Not every woman with fibroids needs surgery or prescription medications. Those non-cancerous tumors known as fibroids can be asymptomatic or can compromise a woman’s quality of life. If you are among the latter, there are 5 little habits to manage your fibroid pain.
If you have been trying to get pregnant but have been unsuccessful, you are not alone. Although comforting to know, the challenge comes in finding your reason for infertility, and there happens to be many possibilities. Once you become acquainted with the causes, you can learn how to better your odds against them.
There are many unpleasant and painful symptoms of fibroids, and yet many women don’t even know they have them until their first ultrasound after becoming pregnant.
Researchers are always looking for more efficient ways to treat patients with less risk for possible complications.
If you have already had one child, then you know the drill. Pregnancy puffiness and swelling are all part of the deal that comes with bringing new life into the world. With all the joys of waiting for your baby to arrive, including the so-called glow, you also experience the annoying puffiness and swelling.
Those non-cancerous tumors made up of cells and muscle known as fibroids can be a quirky lot. Many women with uterine fibroids have no symptoms whatsoever, and some never even know they have them. Others have painful and heavy periods and struggle with discomfort. With all these disparate situations you may be wondering if and how fibroids can affect your fertility.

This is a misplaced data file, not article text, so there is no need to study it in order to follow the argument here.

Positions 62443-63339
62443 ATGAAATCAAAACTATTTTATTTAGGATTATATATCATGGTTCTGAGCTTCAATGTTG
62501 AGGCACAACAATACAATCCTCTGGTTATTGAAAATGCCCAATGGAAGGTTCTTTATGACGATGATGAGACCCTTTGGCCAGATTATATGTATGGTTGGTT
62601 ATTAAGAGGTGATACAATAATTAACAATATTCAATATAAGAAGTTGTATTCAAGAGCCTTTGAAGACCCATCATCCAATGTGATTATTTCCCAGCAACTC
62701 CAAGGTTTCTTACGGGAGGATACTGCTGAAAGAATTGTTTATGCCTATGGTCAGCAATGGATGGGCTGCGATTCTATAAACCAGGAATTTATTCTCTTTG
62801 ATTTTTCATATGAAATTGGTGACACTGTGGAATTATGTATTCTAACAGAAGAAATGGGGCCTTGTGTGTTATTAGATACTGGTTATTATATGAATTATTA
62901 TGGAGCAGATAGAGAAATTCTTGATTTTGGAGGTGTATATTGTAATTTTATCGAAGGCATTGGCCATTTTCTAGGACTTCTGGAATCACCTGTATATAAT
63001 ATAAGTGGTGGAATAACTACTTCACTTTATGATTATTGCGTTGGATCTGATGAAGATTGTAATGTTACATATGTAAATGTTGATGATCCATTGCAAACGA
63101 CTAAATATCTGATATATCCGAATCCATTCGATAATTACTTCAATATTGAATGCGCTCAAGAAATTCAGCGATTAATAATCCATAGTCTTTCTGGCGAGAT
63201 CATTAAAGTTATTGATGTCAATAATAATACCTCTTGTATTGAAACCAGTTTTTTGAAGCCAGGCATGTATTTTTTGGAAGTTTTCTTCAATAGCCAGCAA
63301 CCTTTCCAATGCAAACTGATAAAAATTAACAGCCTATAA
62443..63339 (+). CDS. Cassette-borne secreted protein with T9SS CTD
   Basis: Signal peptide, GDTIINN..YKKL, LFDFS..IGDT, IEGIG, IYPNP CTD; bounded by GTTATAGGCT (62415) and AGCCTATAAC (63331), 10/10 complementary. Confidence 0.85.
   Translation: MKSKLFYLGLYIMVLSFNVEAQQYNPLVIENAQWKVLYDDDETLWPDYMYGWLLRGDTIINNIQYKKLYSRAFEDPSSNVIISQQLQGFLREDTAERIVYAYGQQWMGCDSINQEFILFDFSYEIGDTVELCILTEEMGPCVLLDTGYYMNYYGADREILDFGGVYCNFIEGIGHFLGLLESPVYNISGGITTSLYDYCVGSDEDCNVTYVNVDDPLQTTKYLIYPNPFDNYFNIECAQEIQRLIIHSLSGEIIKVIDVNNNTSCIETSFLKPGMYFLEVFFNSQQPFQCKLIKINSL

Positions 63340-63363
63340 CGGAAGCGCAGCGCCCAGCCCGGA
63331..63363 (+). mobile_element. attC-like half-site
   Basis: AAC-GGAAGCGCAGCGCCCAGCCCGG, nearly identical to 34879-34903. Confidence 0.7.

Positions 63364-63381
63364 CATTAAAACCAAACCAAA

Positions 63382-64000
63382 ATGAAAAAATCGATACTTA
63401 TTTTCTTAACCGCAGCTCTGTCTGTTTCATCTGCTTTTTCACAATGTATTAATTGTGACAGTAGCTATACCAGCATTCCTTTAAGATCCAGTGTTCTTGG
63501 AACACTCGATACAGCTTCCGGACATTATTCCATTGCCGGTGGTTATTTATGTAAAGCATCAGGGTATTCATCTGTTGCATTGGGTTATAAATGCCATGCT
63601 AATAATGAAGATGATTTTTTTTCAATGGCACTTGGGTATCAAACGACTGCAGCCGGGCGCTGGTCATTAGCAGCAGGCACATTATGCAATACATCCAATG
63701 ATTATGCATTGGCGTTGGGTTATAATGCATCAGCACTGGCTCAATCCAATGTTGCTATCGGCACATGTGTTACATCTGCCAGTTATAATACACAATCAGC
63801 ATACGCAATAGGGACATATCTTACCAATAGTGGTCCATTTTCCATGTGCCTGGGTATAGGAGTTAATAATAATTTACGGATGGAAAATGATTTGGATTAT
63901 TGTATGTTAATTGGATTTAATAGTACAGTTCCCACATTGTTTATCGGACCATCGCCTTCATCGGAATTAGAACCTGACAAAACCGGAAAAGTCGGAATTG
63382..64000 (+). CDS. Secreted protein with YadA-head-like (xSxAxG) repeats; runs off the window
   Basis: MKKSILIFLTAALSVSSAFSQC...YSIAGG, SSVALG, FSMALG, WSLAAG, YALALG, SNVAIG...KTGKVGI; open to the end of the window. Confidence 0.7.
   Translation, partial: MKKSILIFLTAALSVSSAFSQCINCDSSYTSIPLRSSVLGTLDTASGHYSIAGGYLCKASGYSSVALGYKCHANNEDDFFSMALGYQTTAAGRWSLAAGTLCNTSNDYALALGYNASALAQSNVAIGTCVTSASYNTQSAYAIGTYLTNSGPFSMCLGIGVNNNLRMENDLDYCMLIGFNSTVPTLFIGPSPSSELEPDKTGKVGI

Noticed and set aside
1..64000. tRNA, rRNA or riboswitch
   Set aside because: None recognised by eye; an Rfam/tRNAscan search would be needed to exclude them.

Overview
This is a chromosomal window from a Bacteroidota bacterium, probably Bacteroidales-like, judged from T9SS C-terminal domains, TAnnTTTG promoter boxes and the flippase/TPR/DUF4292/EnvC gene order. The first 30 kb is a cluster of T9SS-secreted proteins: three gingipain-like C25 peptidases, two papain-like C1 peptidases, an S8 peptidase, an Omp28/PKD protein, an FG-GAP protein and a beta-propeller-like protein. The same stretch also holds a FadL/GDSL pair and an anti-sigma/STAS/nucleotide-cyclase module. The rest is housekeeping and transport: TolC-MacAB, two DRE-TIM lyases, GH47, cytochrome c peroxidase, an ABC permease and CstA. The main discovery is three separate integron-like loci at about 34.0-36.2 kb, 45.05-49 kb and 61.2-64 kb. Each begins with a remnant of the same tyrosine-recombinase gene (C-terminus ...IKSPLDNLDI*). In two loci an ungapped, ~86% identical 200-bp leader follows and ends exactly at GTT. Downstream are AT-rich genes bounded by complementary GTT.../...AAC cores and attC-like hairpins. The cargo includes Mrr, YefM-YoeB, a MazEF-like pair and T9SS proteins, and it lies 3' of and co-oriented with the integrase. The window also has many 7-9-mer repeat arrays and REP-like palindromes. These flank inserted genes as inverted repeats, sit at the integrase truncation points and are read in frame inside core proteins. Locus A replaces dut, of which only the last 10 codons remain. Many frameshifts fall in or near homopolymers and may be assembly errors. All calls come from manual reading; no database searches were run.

Although pelvic organ prolapse is a common disorder among women caused mainly by childbirth and menopause, it is not widely discussed due to embarrassment.
Moms to-be have a lot in common. Besides that so-called “glow” everyone says you have, there are swollen ankles, constipation, aches and pains, bloating, and fatigue. Let’s not forget about the fact that you can’t get a good night’s sleep. Yeah, that too. Continue reading
STI vs. UTI and the differences between their symptoms is quite a common dilemma. There are some symptoms similar to both a sexually transmitted infection (STI) and a urinary tract infection (UTI), so sometimes it may be difficult to to discern which type of infection your symptoms represent. What follows may help you to spot the difference quickly and take action.
Cervical cancer was once one of the most common cancers affecting women. In past years, medical researchers have reported a significant decrease in incidences of cervical cancer, which has been attributed to increase in regular Pap tests being performed. Pap tests are a crucial part of preventing cervical cancer since they can detect precancerous lesions and abnormal cell growth before cancer develops.
Most cervical cancer cases are related to the human papillomavirus (HPV). This sexually transmitted infection can influence the development of cervical cancer as it aids in the abnormal growth of cervical cells.
These cells do not always develop in the same way, which is why there are 3 discernible types of cervical cancer.
In This Section
Learn more about the gynecology services provided by Dr. Eads
Dr. Eads provides expert obstetrical care for you and your growing family
Award-winning da Vinci robotic surgery for gynecological conditions
Read what patients of Dr. Eads are saying about their experience at The Women's Centre for Well Being!